Scar Management

Scar Management

Bran Sivakumar as a specialist paediatric plastic surgeon has great insight into scar management. He works with a team of dermatologists, physiotherapists and occupational therapists who together specialise in preventing and treating with troublesome scars.

Scars can be caused after any wound or injury. They form as part of the healing process.  When skin is damaged the body produces a protein called collagen which helps to heal and strengthen a wound. A scar continues to change even after a wound has healed. A process of scar maturation occurs for a period of around one year after a wound has healed. Although scars are permanent they can fade and soften making them less visible.

In some instances there is an imbalance in the production of collagen in a healing wound. In these cases a keloid or hypertrophic scar can be formed. Keloid scars tend to extend beyond the edges of a wound as a result of too much collagen being produced once a wound has finished healing. Keloids are often raised, itchy and painful. Some areas around the body are more susceptible to developing keloid scars such as the area in front of the breastbone, the upper arms and shoulders, upper back and earlobes.

Hypertrophic scars unlike keloid scars do not extend beyond the edge of a wound. Thickened areas of scarring can cause a number of problems. They can be unsightly and can cause contractures which limit movement particularly if they occur across a joint.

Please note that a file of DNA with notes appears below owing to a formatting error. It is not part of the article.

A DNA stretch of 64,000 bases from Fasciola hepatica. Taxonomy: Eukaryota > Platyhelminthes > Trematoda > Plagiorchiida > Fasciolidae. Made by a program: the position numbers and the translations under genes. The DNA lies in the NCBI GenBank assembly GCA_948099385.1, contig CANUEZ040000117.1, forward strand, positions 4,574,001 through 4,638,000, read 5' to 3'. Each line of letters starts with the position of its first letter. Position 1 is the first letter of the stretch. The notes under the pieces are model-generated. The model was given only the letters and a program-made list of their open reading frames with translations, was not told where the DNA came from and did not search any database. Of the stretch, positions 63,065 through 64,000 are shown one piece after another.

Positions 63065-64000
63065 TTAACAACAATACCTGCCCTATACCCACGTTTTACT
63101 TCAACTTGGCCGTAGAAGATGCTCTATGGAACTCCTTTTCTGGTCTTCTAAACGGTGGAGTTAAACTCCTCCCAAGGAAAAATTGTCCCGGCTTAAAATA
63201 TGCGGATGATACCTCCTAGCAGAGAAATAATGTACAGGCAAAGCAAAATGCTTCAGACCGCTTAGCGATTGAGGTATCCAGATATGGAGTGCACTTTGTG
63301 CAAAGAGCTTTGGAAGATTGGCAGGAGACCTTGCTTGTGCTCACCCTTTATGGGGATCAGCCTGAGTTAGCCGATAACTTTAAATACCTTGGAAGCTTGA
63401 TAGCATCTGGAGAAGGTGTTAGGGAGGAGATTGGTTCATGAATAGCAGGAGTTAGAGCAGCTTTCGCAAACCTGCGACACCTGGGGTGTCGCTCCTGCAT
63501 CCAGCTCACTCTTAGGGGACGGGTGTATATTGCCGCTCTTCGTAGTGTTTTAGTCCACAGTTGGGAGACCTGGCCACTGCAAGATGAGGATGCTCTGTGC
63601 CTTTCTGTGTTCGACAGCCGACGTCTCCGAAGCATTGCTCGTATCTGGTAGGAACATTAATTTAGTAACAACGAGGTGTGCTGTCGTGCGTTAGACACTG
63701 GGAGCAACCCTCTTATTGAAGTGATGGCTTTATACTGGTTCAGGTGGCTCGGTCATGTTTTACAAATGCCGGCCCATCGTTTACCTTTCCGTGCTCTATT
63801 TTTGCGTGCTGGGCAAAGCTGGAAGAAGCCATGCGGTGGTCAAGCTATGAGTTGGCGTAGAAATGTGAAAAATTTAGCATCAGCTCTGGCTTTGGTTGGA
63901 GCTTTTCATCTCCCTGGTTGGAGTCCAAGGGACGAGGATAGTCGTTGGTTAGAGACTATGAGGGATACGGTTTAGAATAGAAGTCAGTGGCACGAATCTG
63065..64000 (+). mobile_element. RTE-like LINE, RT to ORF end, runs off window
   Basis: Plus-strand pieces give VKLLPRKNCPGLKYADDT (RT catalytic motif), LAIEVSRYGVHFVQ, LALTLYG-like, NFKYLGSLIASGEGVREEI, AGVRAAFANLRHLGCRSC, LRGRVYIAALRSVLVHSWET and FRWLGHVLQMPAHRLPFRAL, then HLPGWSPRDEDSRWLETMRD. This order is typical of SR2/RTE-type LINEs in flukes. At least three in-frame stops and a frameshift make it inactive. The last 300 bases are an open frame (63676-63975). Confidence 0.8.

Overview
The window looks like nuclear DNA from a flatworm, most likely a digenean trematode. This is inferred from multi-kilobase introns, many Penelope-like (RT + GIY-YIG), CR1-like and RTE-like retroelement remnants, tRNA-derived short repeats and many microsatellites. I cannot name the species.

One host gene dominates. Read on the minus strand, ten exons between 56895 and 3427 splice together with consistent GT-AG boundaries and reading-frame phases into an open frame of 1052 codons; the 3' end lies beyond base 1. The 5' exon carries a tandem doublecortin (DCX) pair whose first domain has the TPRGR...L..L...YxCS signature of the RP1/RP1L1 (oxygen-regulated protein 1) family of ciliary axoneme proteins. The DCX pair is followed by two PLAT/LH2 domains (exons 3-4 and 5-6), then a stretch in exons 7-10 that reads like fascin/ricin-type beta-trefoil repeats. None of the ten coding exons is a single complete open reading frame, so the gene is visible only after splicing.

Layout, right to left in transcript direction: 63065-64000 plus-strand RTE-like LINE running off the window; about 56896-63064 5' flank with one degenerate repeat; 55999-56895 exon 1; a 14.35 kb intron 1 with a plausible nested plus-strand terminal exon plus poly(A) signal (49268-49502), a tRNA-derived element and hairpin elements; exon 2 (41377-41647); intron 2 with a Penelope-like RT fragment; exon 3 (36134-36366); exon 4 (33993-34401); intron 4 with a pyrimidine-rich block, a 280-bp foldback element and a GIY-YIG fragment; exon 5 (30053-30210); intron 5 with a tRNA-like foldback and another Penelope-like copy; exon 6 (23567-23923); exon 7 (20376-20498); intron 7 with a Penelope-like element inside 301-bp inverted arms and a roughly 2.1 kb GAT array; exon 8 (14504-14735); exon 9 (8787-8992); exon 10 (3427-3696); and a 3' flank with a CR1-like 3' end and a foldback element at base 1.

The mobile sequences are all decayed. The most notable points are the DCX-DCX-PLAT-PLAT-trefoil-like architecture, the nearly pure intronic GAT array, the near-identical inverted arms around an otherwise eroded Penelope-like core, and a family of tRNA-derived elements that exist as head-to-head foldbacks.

Although scars cannot be completely removed from they can be made less visible through a number of different treatments. These include conservative measures such as scar massage, compression and the use of silicon gels or sheets. Some keloid and hypertrophic scars respond well to steroid injections. Surgery is also useful in some instances. It is possible in some instances to reduce a scar’s width, change its shape or re-orientate it to make it less visible. In adults this is often possible under a local anaesthetic.

Other surgical techniques include fat transfer for indented or pitted scars, minimally invasive scar release or the use of dermal techniques to re-contour tethered scars.



To book an appointment with Mr Sivakumar or for more information please call 020 7432 8329 or email


Mr Sivakumar works within London’s leading children's hospitals: Great Ormond Street Hospital, The Portland Hospital for Women and Children and the Royal Free Hospital.


Great Ormond Street Hospital for Children
NHS Foundation Trust


The Portland Hospital for Women and Children
205 - 209 Great Portland Street


Royal Free Hospital
Pond Street

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If you prefer, please call 020 7305 5673 or email